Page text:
29 January 2008

New Film - Same Fears

Dutch politician Geert Wilders is planning to release a ten minute film that is critical of Islam. Not surprisingly, many are afraid that this will lead to Mulims rioting and acting violently towards the West.

The Dutch director of a previous film critical of Islam was murdered by a Muslim radical on an Amsterdam street in 2004, prompting a backlash that included the torching of several mosques. [...]

Even though it is uncertain the film will ever be broadcast, the government has put cities on alert for possible violence. It has also warned its overseas embassies about a possible reaction similar to the one that erupted across the Muslim world over caricatures of the Prophet Muhammad printed in a Danish newspaper in 2005.

"That a 10-minute film that's never been shown may lead to riots, boycotts and other bad things, says everything about the nature of Islam," said Wilders in an open letter Thursday. "Nothing about me."
I think Wilders is absolutely correct in saying that the very real fears of violence from Muslims over a short film that has yet to be seen is extremely telling about the nature of Islam. Violence and Islam are very intertwined in the here-and-now.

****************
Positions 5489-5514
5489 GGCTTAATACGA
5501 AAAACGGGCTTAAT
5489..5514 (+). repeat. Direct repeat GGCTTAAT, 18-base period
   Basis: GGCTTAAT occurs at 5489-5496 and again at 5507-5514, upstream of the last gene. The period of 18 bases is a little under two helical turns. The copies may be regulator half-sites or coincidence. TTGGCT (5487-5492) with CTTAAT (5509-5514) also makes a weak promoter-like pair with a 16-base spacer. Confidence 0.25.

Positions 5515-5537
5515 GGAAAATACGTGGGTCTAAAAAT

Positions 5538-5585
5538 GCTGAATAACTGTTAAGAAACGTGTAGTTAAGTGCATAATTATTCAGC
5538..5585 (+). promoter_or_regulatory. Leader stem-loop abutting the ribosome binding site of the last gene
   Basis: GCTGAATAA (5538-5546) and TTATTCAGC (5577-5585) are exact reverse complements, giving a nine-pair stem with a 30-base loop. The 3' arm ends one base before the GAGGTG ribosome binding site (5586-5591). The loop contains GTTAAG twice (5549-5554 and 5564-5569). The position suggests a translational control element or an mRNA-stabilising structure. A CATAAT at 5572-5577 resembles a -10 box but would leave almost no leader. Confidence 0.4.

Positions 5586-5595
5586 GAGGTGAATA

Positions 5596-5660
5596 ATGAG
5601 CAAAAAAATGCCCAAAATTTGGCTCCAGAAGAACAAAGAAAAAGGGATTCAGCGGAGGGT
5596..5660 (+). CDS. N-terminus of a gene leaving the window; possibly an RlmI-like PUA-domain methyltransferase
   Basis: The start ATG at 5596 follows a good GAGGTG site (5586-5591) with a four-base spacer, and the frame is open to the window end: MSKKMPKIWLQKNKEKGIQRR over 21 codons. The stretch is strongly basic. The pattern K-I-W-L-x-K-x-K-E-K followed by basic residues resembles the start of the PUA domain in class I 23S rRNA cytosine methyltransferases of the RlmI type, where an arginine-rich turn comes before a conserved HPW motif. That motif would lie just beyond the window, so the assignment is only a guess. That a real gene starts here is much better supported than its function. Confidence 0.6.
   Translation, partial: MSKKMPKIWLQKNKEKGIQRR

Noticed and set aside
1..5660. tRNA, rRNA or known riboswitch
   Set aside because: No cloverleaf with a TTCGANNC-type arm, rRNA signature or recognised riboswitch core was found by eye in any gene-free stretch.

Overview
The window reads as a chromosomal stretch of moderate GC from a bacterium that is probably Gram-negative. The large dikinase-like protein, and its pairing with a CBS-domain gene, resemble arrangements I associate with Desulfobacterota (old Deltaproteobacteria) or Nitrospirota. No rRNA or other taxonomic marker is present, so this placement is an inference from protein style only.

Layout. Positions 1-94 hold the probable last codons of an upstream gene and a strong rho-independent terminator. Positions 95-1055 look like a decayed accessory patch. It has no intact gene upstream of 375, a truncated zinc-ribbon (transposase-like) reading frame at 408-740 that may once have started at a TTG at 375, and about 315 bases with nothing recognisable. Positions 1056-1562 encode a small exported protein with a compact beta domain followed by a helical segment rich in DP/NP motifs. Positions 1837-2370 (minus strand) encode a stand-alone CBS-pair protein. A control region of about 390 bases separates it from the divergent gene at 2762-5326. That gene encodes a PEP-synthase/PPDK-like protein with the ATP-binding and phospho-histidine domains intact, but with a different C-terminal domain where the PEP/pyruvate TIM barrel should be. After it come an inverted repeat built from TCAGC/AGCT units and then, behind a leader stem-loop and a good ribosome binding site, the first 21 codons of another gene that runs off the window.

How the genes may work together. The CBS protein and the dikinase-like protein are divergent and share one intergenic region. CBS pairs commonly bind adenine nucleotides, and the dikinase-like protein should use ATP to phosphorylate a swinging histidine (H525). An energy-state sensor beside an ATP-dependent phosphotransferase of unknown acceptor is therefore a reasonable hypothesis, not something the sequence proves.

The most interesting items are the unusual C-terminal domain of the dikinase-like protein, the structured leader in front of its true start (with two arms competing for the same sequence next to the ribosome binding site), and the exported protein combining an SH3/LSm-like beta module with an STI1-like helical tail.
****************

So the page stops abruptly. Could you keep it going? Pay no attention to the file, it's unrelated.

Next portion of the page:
There is a silver-tinged lining to this story, though. The title of the piece that I linked to above is "Dutch Muslims Urge Calm Over Quran Film," and the National Moroccan Council in the Netherlands is trying to get Muslims to moderate their reaction to Wilders' film when it is released.

The moderate National Moroccan Council said Thursday it will try to "neutralize the threat" posed by the upcoming film, which Wilders says is still under production.

"At the moment, practically all Muslim groups ... are working to ensure a peaceful and responsible reaction" to the film, said the group's chairman, Mohamed Rabbae, at a news conference in The Hague. [...]

The group also will call on Dutch Muslims who feel victimized or insulted by the film to file criminal complaints against Wilders for racial or religious vilification.
That last sentence is why I call the National Moroccan Council's reaction a silver-tinged lining. While Mohamed Rabbae is calling for a peaceful response to the film from Muslims, his group is also calling for a litigious response as well, and that doesn't bode well for free expression.

I'd like to know what the Vegas odds would be on Wilders' film being used as an excuse for Muslim riots. My guess is that the odds are better for Muslim violence than for a peaceful Muslim response.


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